What are your thoughts on our discipline approach? Is it ineffective because he gets to play in his room (i.e. is a "naughty chair" a better approach?). I like the idea of having a consequence that is related to the crime - removal from the family area and time alone if you are not behaving as expected toward family members - but only if it works. And the recent biting and acting out makes me wonder, but maybe that's typical behavior toward a sibling. Also, he is really focused on talking about how I love him even when I'm mad, which of course I confirm and say I love him no matter what, all the time. But I worry we might be messing with his psyche in some unknown way. Okay, so I'm worried about that a lot! Your thoughts are appreciated.

Thanks,

Cherise

Hi Cherise,

I must say that you sound very thoughtful in your approach; your thinking is right on. You seem to have developed a way of thinking through these situations that makes sense, based on your kid. Bravo!

I do think, though, that he's too young to spend an afternoon in his room; it's simply too long, at his age. The usual rule of thumb is about one minute of time-out per year of age, so he shouldn't have more than about 3 minutes in his room. Any more than that is overkill.

His biting should be met by immediate attention to the "bite-ee", plus an unemotional reminder to him about the rule against "no biting". He can then be removed for a time out, and when he returns, have him check on the "bite-ee's" condition. "Check and see if your sister is OK. She us how you can apologize." Don't over-react to biting, but make sure your approach is consistent. Overreacting is likely to INCREASE the behavior, so respond unemotionally, but firmly.

His asking about "Do you love me even when I'm mad?" is fine....as long as he's not using it to distract you from doling out some kind of consequence. I think it's great to introduce him to the concept that even though you may or may not like his behavior, or even if YOU'RE having a grumpy day (Moms are allowed!)...you love him, no matter what. And that people can get mad at each other, but then get over it; and still love each other the whole time. "Anger" doesn't equal "loss of love". That's a difficult -- but important -- concept to start conveying to your kids, even in their early years.

In terms of "naughty chair" vs. "time out"...I think it totally depends on your own preferences, the layout of your house, and last but not least....WHAT WORKS BEST for YOUR PARTICULAR KID. For some, a quick trip to the end of a hallway met by a closed door is enough to turn around the behavior. Other kids need longer time outs, or more specific locations that work best. Experiment. GO BY WHAT WORKS.....that's a BabyShrink theme.

There are also some relevant tips to look over in my "Biting Babies" post; click here to check it out.

Aloha,

Dr. Heather The BabyShrink Mom of Four, Parenting Expert

Child Development: Help for a Jealous 3-Year-Old

There are still more people to thank, as I celebrate the first year of BabyShrink. But questions keep pouring in, so I thought I'd post this one today. It's from a mom struggling with the "Dr. Jeckyll/Mr. Hyde" attitude change in her 3-year-old, following her new baby's birth: Hi Dr. Heather!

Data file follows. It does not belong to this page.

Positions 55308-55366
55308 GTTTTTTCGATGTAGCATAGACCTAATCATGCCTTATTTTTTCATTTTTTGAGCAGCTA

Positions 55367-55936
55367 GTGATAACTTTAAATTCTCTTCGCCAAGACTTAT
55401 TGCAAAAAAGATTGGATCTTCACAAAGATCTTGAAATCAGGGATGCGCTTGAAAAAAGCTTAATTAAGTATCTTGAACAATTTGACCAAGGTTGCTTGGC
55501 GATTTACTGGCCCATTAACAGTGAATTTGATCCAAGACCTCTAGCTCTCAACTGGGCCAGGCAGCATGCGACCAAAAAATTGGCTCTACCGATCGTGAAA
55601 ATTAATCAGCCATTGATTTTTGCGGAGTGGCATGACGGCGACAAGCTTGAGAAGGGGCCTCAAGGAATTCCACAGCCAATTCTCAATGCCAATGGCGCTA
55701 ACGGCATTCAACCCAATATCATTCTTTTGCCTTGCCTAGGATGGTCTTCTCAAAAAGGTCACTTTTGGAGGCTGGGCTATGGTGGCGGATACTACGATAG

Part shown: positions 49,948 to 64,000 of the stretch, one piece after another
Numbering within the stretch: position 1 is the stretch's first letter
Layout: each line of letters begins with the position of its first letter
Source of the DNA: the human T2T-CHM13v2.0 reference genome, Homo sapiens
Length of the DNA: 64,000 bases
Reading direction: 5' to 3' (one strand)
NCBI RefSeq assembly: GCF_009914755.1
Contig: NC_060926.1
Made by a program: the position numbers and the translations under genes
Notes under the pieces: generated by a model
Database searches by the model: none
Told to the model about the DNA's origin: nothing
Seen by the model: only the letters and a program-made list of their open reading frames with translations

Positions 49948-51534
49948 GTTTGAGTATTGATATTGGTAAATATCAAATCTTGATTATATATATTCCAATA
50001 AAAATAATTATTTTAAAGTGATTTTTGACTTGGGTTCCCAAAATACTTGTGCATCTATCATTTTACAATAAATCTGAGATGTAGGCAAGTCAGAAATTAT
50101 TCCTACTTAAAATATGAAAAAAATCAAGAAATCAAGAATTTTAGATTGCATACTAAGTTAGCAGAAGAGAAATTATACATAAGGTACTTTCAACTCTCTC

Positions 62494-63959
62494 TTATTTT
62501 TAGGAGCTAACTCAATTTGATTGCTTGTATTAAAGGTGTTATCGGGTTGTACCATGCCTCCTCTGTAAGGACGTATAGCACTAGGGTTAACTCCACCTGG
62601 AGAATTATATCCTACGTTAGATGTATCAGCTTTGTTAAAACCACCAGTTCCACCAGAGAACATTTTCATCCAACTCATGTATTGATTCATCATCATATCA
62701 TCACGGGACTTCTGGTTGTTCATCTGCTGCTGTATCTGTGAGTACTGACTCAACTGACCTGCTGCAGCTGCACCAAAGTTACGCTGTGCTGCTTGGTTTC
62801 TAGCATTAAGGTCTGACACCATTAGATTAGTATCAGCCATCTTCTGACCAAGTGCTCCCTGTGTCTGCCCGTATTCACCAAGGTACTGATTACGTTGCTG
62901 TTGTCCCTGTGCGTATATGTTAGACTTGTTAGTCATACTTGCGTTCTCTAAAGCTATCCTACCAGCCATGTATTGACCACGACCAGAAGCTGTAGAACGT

I have a 3-year-old daughter and a 2-month-old son. I was working full-time and had my daughter in daycare (where she was the apple of everyone's eye) up until a few months ago. I stopped working and pulled her out of daycare to spend some "quality time" with her before the baby arrived.

Things were great for the first week or so, and then everything went downhill. I was trying to keep up with daycare by drawing with her, teaching her the alphabet, numbers, and how to write her name and other small words. She had fun in the beginning, but would start to become very upset and not want to have anything to do with it. She also started this "shy" thing. She hides behind me when we go anywhere and doesn't want to talk to family...she tells them she is shy. All of this has led to a lot of frustration between the two of us. I can't understand why she clammed up all of a sudden and have begun to lose my patience. She, obviously, doesn't understand why I am frustrated, which has made it an endless cycle of irritation between us.

After our son arrived, and she began to realize he needs attention as well (I include her with everything I possibly can), life became even more rough for her. She basically does anything for attention, positive or negative. I decided to enroll her in a Montessori school just to get her out of the house and interacting with others again (and I needed some sanity after sleepless nights). This has turned into a chore as well. Getting ready in the mornings is a nightmare. She is the happiest child alive when she first wakes up...then as soon as I try to get her into the morning routine...her world turns upside down. "I don't like this." "I don't want to do that." I mean...she can't even get herself dressed in the mornings! I am also concerned that she is doing everything backwards, upside down, and inside out. Letters, numbers, clothes, shoes...you name it. Is this an early sign of a learning disability? Could this be the root of our problems? The frustration just builds and builds.